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Innovative objects need to be used; if not, they are just inventions. Da Vinci’s works had an enormous amount of inventions, but few of them could be used in those times. The inventions that made him famous were the ones that were used. The rest were inexistent.
Innovations must be experienced. But in order to experience them, they need to be “promoted”. That is why innovations can only be accepted after having experienced their benefits and perceived their implicit costs. And in this sense, commercial promotions are the natural way to foster the use of innovations.
Commercial promotions are needed when innovative or highly differentiated products have to be sold. People who participate in these promotions might become users or not.
Those who do not participate in these promotions rarely became “first users”. Innovations need to be experienced in order to be bought. People cannot imagine the benefits of unknown products. They need to experience them in order to perceive the benefits of a new solution.
It has to be considered that innovations are demanded but rarely bought. The higher the innovation, the more the influence that is needed in order to sell it. That is why an extreme need or scarcity must precede the proposal of an innovation. People will buy something new if their needs are extreme.
The paradox is that on the one hand, products need to have a significant differentiation in order to compete with other alternatives, but on the other hand, this required differentiation needs to avoid having an innovation that cannot be recognized by the potential buyer.
The first automobile was a carriage with an engine. People could not have recognized a modern Mercedes. Presenting a Mercedes in those times would have had the same results as most of Da Vinci’s inventions at his time.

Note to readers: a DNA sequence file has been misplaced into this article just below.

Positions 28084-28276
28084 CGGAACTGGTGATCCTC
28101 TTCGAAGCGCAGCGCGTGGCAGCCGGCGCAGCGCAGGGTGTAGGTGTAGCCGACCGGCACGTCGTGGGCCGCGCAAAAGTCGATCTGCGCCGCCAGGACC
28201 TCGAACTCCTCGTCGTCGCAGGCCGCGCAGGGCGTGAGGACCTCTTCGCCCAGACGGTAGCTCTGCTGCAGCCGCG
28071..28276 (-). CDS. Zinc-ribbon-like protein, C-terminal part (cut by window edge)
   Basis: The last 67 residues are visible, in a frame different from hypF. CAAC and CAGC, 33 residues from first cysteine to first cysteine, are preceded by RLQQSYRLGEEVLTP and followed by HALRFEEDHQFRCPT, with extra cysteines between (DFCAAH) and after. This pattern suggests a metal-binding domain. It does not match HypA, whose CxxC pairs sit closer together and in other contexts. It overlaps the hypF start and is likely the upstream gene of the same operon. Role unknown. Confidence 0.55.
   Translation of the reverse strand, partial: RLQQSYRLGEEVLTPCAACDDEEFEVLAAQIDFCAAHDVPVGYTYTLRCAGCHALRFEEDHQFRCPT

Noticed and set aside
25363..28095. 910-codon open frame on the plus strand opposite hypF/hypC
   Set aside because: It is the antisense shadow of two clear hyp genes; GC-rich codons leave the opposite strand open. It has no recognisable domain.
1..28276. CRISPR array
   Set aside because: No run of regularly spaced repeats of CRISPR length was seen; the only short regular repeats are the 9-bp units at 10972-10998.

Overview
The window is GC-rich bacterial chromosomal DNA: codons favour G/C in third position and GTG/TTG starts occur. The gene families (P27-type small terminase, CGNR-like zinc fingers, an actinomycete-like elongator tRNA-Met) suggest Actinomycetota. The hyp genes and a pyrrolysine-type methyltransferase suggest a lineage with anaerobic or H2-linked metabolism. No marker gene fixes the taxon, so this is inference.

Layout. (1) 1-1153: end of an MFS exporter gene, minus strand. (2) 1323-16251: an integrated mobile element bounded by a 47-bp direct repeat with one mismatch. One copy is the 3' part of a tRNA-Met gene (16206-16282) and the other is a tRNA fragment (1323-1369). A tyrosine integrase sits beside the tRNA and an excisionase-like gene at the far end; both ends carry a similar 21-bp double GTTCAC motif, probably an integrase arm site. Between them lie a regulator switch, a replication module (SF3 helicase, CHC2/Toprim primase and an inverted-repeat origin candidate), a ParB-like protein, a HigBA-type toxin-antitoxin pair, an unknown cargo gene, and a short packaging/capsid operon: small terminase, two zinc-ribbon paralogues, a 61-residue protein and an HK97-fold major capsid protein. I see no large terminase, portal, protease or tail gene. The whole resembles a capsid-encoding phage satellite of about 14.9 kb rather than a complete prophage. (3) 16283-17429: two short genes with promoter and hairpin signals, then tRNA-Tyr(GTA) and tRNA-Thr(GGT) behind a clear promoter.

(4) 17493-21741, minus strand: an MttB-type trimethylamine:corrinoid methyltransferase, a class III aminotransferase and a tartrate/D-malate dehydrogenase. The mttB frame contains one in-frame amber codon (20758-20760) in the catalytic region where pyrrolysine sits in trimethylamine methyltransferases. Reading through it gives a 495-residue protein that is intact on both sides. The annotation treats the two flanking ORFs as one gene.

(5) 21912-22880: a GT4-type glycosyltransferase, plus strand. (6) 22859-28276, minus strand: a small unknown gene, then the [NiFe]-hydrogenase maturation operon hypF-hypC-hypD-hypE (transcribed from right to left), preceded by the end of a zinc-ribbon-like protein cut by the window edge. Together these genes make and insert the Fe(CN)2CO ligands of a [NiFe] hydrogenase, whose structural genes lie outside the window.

How promotions work
Promotion, itself, is the process within which an individual experiences a given demonstration of a product, within a high level of participation, with a low risk of personal commitment and supported by a brand that is functional to the product.
The explicit objective of such promotion is that of making the prospect become, even if temporarily, an actual customer.
Experiential Activity – the key to innovation
When the brand has a mean value and does not determine a purchasing action, the experience is the natural path for the individual to prioritize the product’s -or service’s- functional aspects.
There is no way to achieve that individuals with a high preconception dose participate in experiences. It is fundamental that the experience be the result of an individual’s need.
Therefore, the experience strategy is fundamental for products of a mean brand and for innovating products (where the brand, regardless of its power, is not enough).
Experience implies the scale repetition of the product benefits in such a way that the prospect “takes it with him/her”. The experiential activity is promotion at its maximum. It is the promotion per excellence, where the individual participates in experiencing the product, which makes him/her, temporarily, the user of such product.
When this level of promotion is reached, a high percentage of sales closings may be achieved in the promotion itself. It requires a brand with a high ethical content (utopical) and a very pleasant experience.
Some examples of how commercial promotions are used to foster innovation:
• Free samples of remedies
• Test drives
• Trial versions of software
• Software beta-tests
Access more information on innovations at: http://www.unicist.org/deb_int.shtml
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